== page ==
Earlier this week I began my Intel Skylake Linux benchmarking by posting some initial results from the HD Graphics 530, the new Intel "Gen9" graphics. While more Intel Linux HD Graphics 530 results are on the way, completed for this weekend are the initial CPU benchmark results comparing the Core i5 6600K to various other Intel Haswell/Broadwell processors as well as some AMD APUs and CPUs.
This article is offering a first glimpse at the Core i5 6600K performance under Linux. All the tests in this article were done from Fedora 22 x86_64 with all available stable release updates plus the Linux 4.2 Git kernel from the Rawhide NoDebug kernel repository. The results are just looking at the CPU performance today and all of the tests were built from source using Fedora 22's GCC 5.1.1 compiler. Most of the tests honored the CFLAGS/CXXFLAGS of "-O3 -march=native" as indicated on the graphs on the following pages.
The Intel Core i5 6600K Skylake processor is quad-core (no Hyper Threading) and offers a base frequency of 3.5GHz with a turbo frequency of 3.9GHz. The i5-6600K has a 91 Watt TDP, 6MB of cache, AVX 2.0 support, and supports up to DDR4-2133MHz memory. The HD Graphics 530 specifications are outlined in my earlier graphics article.
For this initial Core i5 6600K Linux benchmarking the performance on the Intel side was compared to a Core i7 4770K Haswell, Core i7 4790K Haswell, and Core i7 5775C Broadwell. The AMD systems tested for this comparison were the A10-7850K Kaveri and A10-7870K Godavari APUs plus the FX-8320E and FX-8370 CPUs.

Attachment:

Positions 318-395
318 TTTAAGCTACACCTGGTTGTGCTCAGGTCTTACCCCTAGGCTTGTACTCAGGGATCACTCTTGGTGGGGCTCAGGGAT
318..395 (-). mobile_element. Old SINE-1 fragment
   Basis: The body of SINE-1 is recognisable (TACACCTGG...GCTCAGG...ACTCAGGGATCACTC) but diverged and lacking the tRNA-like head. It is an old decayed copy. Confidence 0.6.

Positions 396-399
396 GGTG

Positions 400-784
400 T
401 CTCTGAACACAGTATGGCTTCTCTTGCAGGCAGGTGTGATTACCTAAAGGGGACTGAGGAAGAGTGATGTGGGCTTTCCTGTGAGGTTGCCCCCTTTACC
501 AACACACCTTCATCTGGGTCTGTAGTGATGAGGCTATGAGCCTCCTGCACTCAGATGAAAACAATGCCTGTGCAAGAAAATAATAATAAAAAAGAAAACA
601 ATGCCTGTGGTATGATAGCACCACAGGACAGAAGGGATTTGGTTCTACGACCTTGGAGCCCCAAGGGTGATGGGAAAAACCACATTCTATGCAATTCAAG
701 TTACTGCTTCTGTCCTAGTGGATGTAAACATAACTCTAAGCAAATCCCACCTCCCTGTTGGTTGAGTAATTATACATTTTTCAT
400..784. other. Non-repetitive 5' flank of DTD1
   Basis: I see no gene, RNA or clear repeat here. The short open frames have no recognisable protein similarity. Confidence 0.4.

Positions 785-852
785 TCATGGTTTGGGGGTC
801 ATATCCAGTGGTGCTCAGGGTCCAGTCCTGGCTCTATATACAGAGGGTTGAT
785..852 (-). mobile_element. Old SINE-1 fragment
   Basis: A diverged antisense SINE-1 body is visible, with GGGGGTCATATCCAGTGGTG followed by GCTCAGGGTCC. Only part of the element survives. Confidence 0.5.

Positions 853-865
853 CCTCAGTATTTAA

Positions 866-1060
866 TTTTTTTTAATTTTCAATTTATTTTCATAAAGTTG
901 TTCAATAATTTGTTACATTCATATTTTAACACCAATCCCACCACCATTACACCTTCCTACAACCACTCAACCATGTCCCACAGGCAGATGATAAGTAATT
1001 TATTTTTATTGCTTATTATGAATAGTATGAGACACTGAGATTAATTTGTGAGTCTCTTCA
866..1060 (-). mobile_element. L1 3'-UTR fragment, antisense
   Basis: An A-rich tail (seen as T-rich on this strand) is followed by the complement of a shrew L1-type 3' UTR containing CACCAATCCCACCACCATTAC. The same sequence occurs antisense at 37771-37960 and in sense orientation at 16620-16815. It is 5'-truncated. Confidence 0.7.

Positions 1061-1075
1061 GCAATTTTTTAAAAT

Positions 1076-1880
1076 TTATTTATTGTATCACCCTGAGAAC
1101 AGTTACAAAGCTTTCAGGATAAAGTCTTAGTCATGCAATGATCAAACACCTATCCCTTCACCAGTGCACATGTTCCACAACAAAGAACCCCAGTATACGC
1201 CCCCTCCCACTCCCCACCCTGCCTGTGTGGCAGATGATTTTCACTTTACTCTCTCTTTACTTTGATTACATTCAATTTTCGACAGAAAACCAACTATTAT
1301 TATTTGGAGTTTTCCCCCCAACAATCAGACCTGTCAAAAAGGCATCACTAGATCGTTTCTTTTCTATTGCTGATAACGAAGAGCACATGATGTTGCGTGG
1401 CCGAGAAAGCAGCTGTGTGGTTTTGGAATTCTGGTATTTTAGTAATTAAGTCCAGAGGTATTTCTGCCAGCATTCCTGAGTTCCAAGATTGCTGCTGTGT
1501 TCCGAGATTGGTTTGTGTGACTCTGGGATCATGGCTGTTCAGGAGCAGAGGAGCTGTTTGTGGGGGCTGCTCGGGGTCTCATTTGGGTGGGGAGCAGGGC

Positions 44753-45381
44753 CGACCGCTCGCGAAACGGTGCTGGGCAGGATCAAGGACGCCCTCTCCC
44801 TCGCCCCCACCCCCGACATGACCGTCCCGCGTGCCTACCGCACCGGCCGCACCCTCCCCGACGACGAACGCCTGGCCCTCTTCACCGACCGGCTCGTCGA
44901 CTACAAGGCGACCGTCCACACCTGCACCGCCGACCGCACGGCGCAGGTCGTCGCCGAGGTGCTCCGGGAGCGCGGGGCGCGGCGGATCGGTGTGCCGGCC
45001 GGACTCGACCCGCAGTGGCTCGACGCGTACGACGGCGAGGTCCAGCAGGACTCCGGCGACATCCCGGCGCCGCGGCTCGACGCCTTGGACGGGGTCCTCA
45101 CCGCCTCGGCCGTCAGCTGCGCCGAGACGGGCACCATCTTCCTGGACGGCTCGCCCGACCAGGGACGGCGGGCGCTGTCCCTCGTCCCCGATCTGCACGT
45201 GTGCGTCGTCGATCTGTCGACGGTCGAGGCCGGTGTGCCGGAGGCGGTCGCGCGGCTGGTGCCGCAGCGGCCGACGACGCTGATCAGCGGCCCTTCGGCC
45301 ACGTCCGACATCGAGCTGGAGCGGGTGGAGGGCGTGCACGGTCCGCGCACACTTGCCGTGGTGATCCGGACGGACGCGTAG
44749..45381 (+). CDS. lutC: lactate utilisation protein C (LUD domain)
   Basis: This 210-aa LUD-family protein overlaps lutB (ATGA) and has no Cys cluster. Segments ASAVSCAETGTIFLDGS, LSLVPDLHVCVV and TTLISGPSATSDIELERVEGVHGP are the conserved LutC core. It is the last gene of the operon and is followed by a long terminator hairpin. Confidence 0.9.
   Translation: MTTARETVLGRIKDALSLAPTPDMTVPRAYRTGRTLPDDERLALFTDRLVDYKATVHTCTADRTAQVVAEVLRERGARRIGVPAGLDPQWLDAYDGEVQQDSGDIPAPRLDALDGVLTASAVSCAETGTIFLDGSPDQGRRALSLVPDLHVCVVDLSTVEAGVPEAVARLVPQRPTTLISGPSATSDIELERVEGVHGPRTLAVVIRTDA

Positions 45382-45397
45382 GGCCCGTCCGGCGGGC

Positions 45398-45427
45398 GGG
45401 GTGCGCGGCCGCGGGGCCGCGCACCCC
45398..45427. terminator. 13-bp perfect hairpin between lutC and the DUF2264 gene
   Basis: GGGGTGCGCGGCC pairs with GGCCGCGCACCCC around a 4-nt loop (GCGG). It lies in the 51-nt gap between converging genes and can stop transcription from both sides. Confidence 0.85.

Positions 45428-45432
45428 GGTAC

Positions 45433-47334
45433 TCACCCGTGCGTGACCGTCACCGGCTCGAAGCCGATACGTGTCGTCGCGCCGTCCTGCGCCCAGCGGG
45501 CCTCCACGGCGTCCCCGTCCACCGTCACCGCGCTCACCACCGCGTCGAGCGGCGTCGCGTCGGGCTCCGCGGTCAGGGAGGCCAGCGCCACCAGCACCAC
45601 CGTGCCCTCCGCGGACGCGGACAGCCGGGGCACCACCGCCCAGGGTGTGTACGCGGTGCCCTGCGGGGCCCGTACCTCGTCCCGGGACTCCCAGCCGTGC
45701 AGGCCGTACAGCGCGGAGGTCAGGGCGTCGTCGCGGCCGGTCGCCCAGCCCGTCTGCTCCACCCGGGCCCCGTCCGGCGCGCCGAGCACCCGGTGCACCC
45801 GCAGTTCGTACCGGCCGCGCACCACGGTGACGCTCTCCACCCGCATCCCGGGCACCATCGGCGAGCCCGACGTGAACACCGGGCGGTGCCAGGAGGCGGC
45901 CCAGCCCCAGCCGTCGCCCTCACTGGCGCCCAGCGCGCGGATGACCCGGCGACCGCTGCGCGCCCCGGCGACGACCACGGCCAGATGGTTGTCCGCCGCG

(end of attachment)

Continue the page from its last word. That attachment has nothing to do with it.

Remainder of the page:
This article is just offering a range of CPU benchmarks across all of these systems as orchestrated in a fully-automated and comparable manner using the open-source Phoronix Test Suite benchmarking software. In a follow-up article will be the power consumption / performance-per-Watt metrics. I'm still catching up in my Skylake Linux testing due to not receiving a review sample in advance from Intel but having resorted to buying a retail i5-6600K unit while waiting for sample availability to improve; I'm hopeful Intel will soon send over a Core i7 6700K for delivering complementary tests of that Skylake processor on Linux. If you appreciate all of the Linux hardware testing done at Phoronix, please consider supporting the cause by subscribing to Phoronix Premium or making a PayPal tip.
Now let's go see how this Core i5 Skylake compares to Haswell/Broadwell and AMD's offerings.